1 May 2024

At The Movies - Golda

From At The Movies, 7:00 pm on 1 May 2024

Dame Helen Mirren stars as 1970s Israeli prime minister Golda Meir in Golda.

Golda Meir - the "Iron Lady of Israel" - led her country during what became known as the Yom Kippur War of 1973.

But if you hoped to learn too many details of that war, or of Golda herself, you may be disappointed.

Certainly, I found myself expected to know rather more about that war - not to mention the previous 6-Days War of 1967 and the events surrounding the bloody inauguration of Israel in 1948 - than I actually did.

And since my background knowledge of Golda Meir herself was limited as well, I started Golda a little on the back foot.

But the basic events of this war are familiar enough. Two of Israel's neighbours chose the public holiday of Yom Kippur as the time to attack - Syria from the north, Egypt from the south.

The Prime Minister was caught unawares, despite repeated warnings from spy agency 2

And from the get-go, it's plain that this isn't going to get bogged down by the causes of the war. This is about one woman - in her 70s - handed the management of a war for survival. Not only in her 70s but undergoing treatment for cancer at the same time.

And it's also about one performance - Dame Helen Mirren - who looks nothing like her usual self under a brilliant makeup job.

The fact that Mirren doesn't look much like Golda Meir is underlined when the film keeps intercutting between the drama of Golda and news footage of the real-life prime minister.

The drama comes in two parts - neither, it has to be said, involving her colleagues in the Cabinet, who mostly seem pretty useless without her.

But she gets practical support from the American Secretary of State, Henry Kissinger, who's uniquely suited for the job here.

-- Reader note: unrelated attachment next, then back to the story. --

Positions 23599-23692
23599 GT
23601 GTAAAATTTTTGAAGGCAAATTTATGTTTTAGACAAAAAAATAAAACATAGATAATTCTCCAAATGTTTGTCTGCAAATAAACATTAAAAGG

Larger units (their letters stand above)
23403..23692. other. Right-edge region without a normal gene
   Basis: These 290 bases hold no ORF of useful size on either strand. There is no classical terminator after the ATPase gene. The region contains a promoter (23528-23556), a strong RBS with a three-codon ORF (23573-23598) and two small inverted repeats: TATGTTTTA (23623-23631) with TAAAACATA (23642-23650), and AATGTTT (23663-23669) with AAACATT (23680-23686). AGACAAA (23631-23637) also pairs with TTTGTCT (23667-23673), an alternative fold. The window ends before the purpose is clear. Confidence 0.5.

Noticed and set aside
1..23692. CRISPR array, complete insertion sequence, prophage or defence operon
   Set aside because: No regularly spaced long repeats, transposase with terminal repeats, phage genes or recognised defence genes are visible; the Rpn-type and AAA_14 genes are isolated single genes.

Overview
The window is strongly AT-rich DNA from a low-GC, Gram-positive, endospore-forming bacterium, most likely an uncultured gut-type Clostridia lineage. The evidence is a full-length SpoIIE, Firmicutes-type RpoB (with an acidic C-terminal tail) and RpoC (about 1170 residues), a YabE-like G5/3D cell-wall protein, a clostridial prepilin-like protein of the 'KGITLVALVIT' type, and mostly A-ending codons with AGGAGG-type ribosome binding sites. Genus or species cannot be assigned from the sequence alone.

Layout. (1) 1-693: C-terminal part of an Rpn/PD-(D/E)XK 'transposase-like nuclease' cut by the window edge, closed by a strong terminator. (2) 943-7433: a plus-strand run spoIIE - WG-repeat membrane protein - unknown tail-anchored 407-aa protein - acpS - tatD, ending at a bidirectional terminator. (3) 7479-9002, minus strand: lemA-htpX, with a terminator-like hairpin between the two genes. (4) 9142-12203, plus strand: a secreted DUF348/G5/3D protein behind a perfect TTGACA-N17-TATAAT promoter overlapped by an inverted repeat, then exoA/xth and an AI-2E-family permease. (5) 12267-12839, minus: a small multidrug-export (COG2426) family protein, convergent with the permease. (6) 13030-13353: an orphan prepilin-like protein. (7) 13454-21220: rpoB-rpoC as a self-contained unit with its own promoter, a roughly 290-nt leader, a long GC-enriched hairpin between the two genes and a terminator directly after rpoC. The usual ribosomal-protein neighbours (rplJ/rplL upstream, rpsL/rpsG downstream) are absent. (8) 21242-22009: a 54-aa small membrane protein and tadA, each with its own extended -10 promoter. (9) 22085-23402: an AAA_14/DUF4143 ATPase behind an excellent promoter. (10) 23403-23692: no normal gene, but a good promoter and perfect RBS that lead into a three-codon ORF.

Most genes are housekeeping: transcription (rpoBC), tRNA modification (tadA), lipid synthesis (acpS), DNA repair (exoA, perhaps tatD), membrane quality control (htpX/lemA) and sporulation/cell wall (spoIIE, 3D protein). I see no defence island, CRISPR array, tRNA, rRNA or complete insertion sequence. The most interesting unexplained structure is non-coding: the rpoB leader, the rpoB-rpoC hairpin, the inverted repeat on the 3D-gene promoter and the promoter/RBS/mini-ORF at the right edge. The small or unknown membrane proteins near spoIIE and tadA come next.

Kissinger is played, carefully, by Liev Schreiber, and his scenes with Helen Mirren are highlights of the film.

Unlike the scenes with Golda's loyal assistant, a complete waste of the great Camille Cottin for people who remember her in Call My Agent.

I believe there have been complaints of factual inaccuracies in the film, which obviously I'm in no position to comment on.

One thing no one's denying is how it handles the global ramifications of the conflict - the subsequent oil crisis, and how America and Russia found themselves being dragged closer and closer to an all-out World War.

The parallels between this war and what's going on now are uncomfortably close, which makes it harder to assess the film than it was a year ago when it was made.

Golda Meir - like other women leaders of the past half-century - proved courageous, implacable and ruthless in capitalising on an enemy's mistake, despite the entreaties of her American allies.

There are links to the other current major conflict too. Golda Meir was born in Ukraine - then occupied by the Russians - before her family escaped to the United States.

And you get some idea of where her grit came from - another great performance from Helen Mirren.

But Golda asks far more questions than it answers. We never really find out how the deadly enemies of the Yom Kippur War became seemingly the best of friends in later newsreels.

We're left wondering who was Golda Meir, and why was she far more respected outside the country than she was at home - sound familiar?

As is so often the case in this sort of docudrama, it offered me a lot of information I didn't need at the expense of what I did. In the end I wanted far more from Golda than it seemed interested in giving me. I may have to look elsewhere for more information.

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